Microwave-Assisted Hydrolysis of Hemicellulose over Sulfonated Catalysts


Sulfonated catalysts based on zirconia (SO3H-ZrO2), silica (SO3H-SBA-15) and zeolite (SO3H-ZSM-5) were studied in the catalytic hydrolysis reaction of hemicellulose in a microwave reactor. The prepared catalysts were characterized by various techniques (XRD, N2 physisorption at 77 K, SEM, TEM and NH3-TPD). The obtained results reveal that despite the differences in their structural and textural properties, the ZrO2, Al-SBA-15 and H-ZSM-5 supports show similar conversions. Doping supports with sulfonate species created hydrogen bonds between SO3H groups and increased the amount of weak acid sites, which enhanced the hydrolysis of hemicellulose. SO3H- ZSM-5 showed the highest catalytic activity followed by SO3H-SBA-15 while SO3H-ZrO2 exhibited a poor conversion. Furthermore, the catalytic hydrolysis of the hemicellulose leads to several interesting products, such as formic acid, acetic acid, lactic acid and xylan. The correlation between the catalytic performances and the acidic properties of the different samples indicates that the best catalytic performances were obtained with the least acidic solids and especially when the density of strong acid sites decreases.

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Belkadhi, I. , Bouabdellah, M. , Hammouda, L. , Ksibi, Z. and Medina, F. (2022) Microwave-Assisted Hydrolysis of Hemicellulose over Sulfonated Catalysts. Advances in Materials Physics and Chemistry, 12, 306-322. doi: 10.4236/ampc.2022.1211020.

1. Introduction

Nowadays, the economic growth as well as the industrialization dramatically increases fuel consumption leading to environmental problems and a decrease in reserves, which requires the use of alternative resources. Decidedly, renewable resources, mainly biomass, are fundamental to satisfy future generations [1]. In addition to being non-toxic, biodiesels do not contain aromatic or sulfurous compounds, making them “cleaner” fuels than fossil sources. Indeed, they have a higher flammability point, a high cetane number, a negligible concentration of sulfide and a good lubricating efficiency [2]. Lignocellulosic biomass consists of carbohydrates polymers of cellulose, hemicellulose and lignin, which belong to the family of polymeric macromolecules and are the main constituents of wood [3]. In addition, lignocellulosic biomass is diverse and comes from agricultural waste, household waste, and industrial waste. It has a better environmental balance because its water and fertilizer consumption is not important.

The hydrolysis of these polymers is essential to produce various beneficial chemical products [4]. However, these products are not yet fully exploited in the industry. On the other hand, different hemicellulose transformation pathways are used to obtain these chemical products, including the hydrolysis. Several research works have focused on enzymatic hydrolysis [5] [6]. Other works aim the catalytic hydrolysis of hemicellulose using liquid acids such as maleic acid [7] [8], sulfuric acid [9] or even superacid SO4H-functionalized ionic liquids [10]. To replace costly enzymes and facilitate the separation of the catalysts from the reaction medium, research have resorted to heterogeneous catalysis in the hydrolysis reaction. This represents a great benefit to the industry. Indeed, works on the hemicellulose hydrolysis with solid catalysts are carried out, including acid carbon-based catalyst [11], sulfonated silica gels [12], sulfated zirconia [13] or silica-magnetite nanocomposites [14].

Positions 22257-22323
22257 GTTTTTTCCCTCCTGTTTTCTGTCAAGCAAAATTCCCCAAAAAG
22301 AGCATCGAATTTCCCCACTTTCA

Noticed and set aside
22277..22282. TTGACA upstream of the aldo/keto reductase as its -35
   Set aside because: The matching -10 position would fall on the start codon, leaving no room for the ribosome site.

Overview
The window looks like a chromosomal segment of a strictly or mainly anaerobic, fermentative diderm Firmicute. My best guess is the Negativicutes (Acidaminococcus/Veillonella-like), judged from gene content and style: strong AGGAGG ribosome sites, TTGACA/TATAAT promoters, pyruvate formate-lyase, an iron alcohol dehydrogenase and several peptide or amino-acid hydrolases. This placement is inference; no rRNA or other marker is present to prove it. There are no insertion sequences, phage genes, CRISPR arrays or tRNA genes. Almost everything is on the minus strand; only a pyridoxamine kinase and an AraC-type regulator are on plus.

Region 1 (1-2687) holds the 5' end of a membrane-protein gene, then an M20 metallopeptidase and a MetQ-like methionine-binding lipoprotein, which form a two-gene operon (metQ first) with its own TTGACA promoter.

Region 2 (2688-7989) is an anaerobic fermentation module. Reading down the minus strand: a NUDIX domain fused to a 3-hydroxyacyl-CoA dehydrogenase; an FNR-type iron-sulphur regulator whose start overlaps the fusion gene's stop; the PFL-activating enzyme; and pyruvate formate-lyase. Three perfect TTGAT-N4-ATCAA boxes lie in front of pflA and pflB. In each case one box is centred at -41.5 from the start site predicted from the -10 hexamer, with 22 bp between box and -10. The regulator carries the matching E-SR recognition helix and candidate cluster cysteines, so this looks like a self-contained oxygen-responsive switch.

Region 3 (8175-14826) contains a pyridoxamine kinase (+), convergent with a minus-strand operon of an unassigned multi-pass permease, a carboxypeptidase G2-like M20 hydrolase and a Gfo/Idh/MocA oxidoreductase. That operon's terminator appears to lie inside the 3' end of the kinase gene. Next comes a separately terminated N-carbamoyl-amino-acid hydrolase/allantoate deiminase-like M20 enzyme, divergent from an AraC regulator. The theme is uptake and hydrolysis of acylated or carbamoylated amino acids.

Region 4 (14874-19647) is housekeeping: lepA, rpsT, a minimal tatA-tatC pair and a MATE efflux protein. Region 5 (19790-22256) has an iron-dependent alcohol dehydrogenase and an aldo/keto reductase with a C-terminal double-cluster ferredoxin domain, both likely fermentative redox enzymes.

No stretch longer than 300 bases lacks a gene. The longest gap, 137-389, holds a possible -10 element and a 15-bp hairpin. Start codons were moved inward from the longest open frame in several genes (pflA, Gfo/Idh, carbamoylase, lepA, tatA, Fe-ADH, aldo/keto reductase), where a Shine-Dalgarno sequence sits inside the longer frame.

The microwave technique significantly improves the reaction rate as well as the convection of thermal energy and irradiation. It also shows a positive influence on the chemical reaction, by non-thermal effect, which is a unique phenomenon of the heating of microwave radiation. The two basic principles of microwave heating are dipole rotation and ion conduction. Compared to conventional heating, the microwave oven has an advantage for large-scale industrial technologies. Indeed, it constitutes a fast, very efficient and selective process since only the polar materials are directly heated [15] [16]. Several research works are interested in improving the conversion of hemicellulose, using microwave reactors [16] [17]. In our case, we have chosen to use this processing technique because it has proven its worth for organic synthesis [18] or polymer processing [19]. However, no results related to hemicellulose hydrolysis using catalysts based on ZrO2, Al-SBA-15 and H-ZSM-5 have been reported, even in the absence of a microwave reactor. Indeed, X. Wang et al. have studied the conversion of dilute-oxalic acid pretreated bagasse hydrolysate using recyclable ironic phosphates (FePO4) catalyst [20] and Sn-MMT/ SO 4 2 solid acids as catalysts was used in the biphasic system in a hydrothermal treatment of bagasse [21]. Other studies have focused on the dehydration of d-xylose to furfural using arenesulfonic SBA-15 catalysts [22]. J. Zhang et al. were interested in the study of the conversion of D-xylose with MCM-41 as catalyst and butanol as the extraction phase [23]. However, further work has been done to investigate the effect of microwave-assisted furfural production from xylose and bamboo hemicellulose in a biphasic medium [24]. Results of the hydrolysis of corncob hemicellulose by sulfated zirconia and its evaluation in xylitol production were announced by L. Wan et al. [13]. This promoted us to study the hemicellulose hydrolysis reaction in a microwave reactor and to compare the catalytic performances of sulfonated catalysts based on ZrO2, Al-SBA-15 and H-ZSM-5.